Chinese smartphone maker Oppo and its sub-brand OnePlus have halted sales of smartphones in Germany after losing a patent lawsuit with Nokia.
Nokia has accused the companies of using its patented technology for processing 4G and 5G signals without paying for a license, reports European patent news site Juve Patent, and won an injunction to halt sales last Friday in a German court. (For clarification: this is Nokia the Finnish telecoms giant, a massive player in European telecoms equipment. Nokia the mobile brand is owned by a separate company, also Finnish, named HMD Global.)
Oppo and OnePlus have complied with this order, as evidenced by changes to their German web stores.
Oppo’s site now makes no mention of hardware devices at all, including phones and smartwatches. Compare this to the company’s UK site, which features a link to Oppo’s store and various product information on the homepage. OnePlus has similarly stripped back its German site (again: compare to the UK site), which shows no results for phones or watches in its store. You can find your way to a product description with a little navigation, but clicking the “buy now” button sends you straight to a 404 error page.
In a press statement given to The Verge, OnePlus’ director of communications Spenser Blank confirmed that the company had halted sales in Germany and blamed “Nokia’s demand for an unreasonably high fee” for patents as the reason for the lawsuit.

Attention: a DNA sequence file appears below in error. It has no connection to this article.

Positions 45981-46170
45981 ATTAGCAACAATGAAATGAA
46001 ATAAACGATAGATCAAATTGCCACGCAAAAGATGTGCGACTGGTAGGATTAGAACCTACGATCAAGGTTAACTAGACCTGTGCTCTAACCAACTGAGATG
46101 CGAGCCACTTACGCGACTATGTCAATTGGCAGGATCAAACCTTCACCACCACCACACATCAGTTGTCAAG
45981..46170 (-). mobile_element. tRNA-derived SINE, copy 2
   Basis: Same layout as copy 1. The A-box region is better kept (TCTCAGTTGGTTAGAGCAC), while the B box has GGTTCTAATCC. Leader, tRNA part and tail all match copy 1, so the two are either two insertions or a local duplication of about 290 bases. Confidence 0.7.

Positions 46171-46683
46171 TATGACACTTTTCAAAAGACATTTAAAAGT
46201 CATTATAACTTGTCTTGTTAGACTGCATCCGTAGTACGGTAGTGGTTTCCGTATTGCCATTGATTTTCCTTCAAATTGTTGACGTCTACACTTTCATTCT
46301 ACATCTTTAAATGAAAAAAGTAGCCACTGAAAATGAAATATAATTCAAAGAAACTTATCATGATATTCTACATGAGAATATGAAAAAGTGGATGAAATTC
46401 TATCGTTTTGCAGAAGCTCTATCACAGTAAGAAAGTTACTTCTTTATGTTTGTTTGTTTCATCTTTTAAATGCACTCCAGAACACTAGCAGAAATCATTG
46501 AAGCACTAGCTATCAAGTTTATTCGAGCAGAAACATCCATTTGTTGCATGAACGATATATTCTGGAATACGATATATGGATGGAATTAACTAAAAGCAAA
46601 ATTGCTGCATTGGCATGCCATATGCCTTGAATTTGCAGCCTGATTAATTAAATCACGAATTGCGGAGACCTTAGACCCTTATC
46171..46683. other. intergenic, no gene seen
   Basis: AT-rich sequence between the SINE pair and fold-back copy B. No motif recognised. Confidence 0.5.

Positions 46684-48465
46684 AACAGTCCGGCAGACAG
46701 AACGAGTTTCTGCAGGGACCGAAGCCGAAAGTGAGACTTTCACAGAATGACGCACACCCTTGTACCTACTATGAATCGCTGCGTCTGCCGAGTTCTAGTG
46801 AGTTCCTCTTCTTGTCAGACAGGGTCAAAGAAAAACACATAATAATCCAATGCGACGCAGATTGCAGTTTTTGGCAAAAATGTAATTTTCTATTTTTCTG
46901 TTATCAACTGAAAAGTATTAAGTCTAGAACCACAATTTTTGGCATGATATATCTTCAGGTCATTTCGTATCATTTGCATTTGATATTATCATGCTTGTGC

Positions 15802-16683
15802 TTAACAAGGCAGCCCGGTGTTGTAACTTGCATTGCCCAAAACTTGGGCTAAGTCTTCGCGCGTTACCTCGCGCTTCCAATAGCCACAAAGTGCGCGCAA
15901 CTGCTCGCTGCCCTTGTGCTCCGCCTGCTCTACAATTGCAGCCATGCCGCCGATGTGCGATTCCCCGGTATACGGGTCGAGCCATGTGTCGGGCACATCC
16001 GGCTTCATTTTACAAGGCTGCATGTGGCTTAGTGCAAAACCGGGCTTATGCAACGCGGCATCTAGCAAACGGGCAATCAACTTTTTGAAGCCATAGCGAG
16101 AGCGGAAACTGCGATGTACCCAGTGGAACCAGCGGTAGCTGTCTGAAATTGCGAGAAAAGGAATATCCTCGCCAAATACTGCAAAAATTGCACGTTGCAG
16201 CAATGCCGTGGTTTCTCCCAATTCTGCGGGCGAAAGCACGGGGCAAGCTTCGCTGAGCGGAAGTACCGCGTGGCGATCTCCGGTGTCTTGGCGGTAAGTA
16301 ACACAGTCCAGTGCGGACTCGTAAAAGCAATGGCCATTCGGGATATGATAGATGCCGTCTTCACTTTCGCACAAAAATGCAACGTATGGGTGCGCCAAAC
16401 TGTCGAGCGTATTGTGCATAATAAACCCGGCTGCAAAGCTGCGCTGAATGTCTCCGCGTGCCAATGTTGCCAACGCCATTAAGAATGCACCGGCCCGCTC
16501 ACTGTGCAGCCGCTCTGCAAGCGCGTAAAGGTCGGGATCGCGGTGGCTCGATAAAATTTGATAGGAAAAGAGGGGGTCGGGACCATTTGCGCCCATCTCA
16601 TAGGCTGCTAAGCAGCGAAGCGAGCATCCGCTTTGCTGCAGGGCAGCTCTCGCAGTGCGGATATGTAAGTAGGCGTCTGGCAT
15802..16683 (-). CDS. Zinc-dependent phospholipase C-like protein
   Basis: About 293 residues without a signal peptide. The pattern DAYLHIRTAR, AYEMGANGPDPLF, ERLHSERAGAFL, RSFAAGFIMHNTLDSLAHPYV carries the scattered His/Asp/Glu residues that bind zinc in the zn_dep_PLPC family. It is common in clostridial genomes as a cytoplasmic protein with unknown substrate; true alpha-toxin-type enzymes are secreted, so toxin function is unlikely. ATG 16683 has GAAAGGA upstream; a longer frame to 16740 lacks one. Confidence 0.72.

“We are actively working with the relevant parties to resolve the ongoing legal matter,” said Blank. “While sales and marketing of the relevant products are on hold, OnePlus remains committed to the German market and will continue our operations. Meanwhile, OnePlus users in Germany can continue to enjoy our products and related services such as regular software updates and our after-sales service as before.”
In a statement given to Juve Patent, a spokesperson for Oppo also confirmed that the company was “suspending the sale and marketing of certain products through Oppo Germany’s official channels,” and blamed Nokia’s “unreasonably high contract renewal fee” for its patents as the casus belli.
As both these statements imply: Oppo and OnePlus handsets will continue to work just fine in Germany, and sales may still be available through third-party resellers.
Although Oppo and Oneplus are recognizable names to technology followers, the companies are small players in the European smartphone market. According to data from Counterpoint Research, Oppo accounted just for five percent of the total European market in Q2 2022 (behind Samsung, Apple, and Xiaomi) and OnePlus even less than this.